If you need to test a condition, then take one action if the condition is TRUE, and another action if the condition if FALSE, you can use the IF function. The IF function has the concept of "else" built-in. The first argument is the logical test, the second argument is the result (or calculation) to return when the test is TRUE. The third argument is the value or calculation to run if FALSE.
In the example shown, we have a list of T-shirts that includes color and size. However, the size is abbreviated as "S" for small and "L" for large. There are only these two sizes in the data. Let's say you want to write a formula to expand these abbreviations and show either the word "Small" or "Large" in column E. In other words:
- If a cell in column D contains "S", return "Small".
- If a cell in column D contains "L", return "Large".
This is a perfect application of the IF function. The IF function is organized like this:
=IF(test, true result, false result)
In the example, we need to test cells in column D to see what they contain, so the formula we are using in cell E5 is:
Translated, this says:
IF cell D5 equals (contains) the letter "S", return the word "Small", ELSE return the word "Large".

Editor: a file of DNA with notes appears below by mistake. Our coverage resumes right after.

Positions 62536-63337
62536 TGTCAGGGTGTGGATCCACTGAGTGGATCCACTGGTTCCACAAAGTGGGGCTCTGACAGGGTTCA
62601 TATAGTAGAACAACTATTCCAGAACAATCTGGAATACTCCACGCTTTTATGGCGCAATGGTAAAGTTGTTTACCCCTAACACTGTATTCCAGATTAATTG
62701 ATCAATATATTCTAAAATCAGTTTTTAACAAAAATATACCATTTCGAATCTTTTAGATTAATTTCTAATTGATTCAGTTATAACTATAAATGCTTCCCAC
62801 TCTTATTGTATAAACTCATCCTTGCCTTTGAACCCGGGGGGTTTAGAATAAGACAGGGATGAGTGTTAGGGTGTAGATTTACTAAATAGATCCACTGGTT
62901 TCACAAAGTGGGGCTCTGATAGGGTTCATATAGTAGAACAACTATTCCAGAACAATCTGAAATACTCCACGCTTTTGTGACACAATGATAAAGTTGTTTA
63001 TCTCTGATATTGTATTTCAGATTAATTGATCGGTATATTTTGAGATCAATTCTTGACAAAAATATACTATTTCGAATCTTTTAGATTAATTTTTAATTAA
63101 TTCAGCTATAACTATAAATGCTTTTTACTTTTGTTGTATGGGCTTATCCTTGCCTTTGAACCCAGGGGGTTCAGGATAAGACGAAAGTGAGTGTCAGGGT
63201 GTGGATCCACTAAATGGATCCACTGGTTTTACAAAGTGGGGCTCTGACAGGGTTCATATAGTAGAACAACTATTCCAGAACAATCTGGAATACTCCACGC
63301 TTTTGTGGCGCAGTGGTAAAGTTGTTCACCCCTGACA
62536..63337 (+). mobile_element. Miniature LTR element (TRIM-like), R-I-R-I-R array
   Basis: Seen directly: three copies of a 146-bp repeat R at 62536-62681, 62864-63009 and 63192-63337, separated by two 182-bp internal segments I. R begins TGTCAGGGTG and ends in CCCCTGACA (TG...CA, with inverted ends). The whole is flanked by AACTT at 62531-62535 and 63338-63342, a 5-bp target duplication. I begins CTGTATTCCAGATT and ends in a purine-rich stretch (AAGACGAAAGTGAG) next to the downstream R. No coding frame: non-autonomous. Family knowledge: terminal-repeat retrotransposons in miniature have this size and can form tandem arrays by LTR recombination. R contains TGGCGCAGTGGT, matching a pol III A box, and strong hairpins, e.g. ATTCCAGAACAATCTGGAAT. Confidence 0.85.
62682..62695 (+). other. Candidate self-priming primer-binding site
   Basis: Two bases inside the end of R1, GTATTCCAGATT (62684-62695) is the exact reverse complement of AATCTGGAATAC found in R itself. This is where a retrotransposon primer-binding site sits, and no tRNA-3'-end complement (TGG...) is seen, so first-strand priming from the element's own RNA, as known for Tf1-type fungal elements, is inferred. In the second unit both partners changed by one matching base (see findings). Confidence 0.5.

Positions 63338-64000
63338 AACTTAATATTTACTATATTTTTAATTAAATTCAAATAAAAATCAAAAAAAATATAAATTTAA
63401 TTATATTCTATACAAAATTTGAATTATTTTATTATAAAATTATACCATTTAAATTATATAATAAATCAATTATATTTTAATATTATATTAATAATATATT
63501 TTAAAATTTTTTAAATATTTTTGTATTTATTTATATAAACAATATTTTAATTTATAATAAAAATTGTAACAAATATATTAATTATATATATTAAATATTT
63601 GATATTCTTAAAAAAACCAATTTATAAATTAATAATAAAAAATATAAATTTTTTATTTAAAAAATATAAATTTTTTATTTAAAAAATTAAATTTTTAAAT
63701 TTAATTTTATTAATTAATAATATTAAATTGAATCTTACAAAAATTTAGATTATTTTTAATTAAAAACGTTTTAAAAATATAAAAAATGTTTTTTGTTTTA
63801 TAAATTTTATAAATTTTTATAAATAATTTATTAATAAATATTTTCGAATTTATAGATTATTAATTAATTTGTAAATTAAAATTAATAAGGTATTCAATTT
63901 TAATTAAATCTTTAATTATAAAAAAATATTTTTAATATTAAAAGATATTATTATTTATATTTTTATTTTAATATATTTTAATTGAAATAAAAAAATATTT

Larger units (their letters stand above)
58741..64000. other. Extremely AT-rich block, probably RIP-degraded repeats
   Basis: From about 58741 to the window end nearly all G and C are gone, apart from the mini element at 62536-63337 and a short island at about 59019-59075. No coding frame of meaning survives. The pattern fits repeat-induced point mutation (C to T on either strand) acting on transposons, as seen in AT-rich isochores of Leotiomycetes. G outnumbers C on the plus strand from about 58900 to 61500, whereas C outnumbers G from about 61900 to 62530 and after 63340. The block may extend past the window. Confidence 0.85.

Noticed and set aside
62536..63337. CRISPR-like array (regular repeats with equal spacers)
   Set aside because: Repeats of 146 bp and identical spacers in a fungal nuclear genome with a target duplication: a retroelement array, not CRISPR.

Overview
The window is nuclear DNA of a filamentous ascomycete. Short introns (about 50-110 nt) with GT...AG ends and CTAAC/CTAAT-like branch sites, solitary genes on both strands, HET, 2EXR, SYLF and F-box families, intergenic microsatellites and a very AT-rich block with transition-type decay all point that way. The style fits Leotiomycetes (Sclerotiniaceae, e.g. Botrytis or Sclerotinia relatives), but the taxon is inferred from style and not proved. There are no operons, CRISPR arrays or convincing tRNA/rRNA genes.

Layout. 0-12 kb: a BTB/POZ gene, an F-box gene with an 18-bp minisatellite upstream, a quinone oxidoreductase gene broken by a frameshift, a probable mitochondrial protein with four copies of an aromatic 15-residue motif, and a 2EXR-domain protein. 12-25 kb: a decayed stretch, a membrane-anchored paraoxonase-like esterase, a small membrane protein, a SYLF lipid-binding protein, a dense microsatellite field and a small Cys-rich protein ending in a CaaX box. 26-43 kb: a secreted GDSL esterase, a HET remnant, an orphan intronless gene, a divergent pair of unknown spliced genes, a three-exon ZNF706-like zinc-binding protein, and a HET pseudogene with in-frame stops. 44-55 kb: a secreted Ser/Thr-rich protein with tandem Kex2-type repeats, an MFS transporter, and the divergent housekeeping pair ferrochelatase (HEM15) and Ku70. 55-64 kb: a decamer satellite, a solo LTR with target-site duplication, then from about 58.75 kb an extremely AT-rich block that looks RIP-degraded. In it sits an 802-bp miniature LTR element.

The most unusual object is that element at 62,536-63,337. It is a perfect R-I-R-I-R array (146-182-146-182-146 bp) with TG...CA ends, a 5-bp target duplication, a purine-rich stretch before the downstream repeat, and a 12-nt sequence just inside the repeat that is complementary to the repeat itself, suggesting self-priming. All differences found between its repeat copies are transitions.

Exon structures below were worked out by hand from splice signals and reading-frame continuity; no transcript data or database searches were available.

Notice we are only testing for "S" — we don't need to test for "L". That's because we only have two possible values, and the ELSE part of the formula (the FALSE result) logically takes care of "L" for us: if the cell doesn't contain "S", it must be "L".
Nesting IFs to handle more conditions
This works fine for two conditions, but what if we have a third condition?, for example, "M" for "Medium"? In that case, we need to extend the formula with another IF statement. We put the second IF statement, replacing the false result. In the example below, we've added another size (Medium). The formula we are using in E5 is:
This technique is called "nesting", since we are placing on function inside another. With it is used with the IF function, you'll sometimes hear it called a "Nested IF statement". This page has many examples.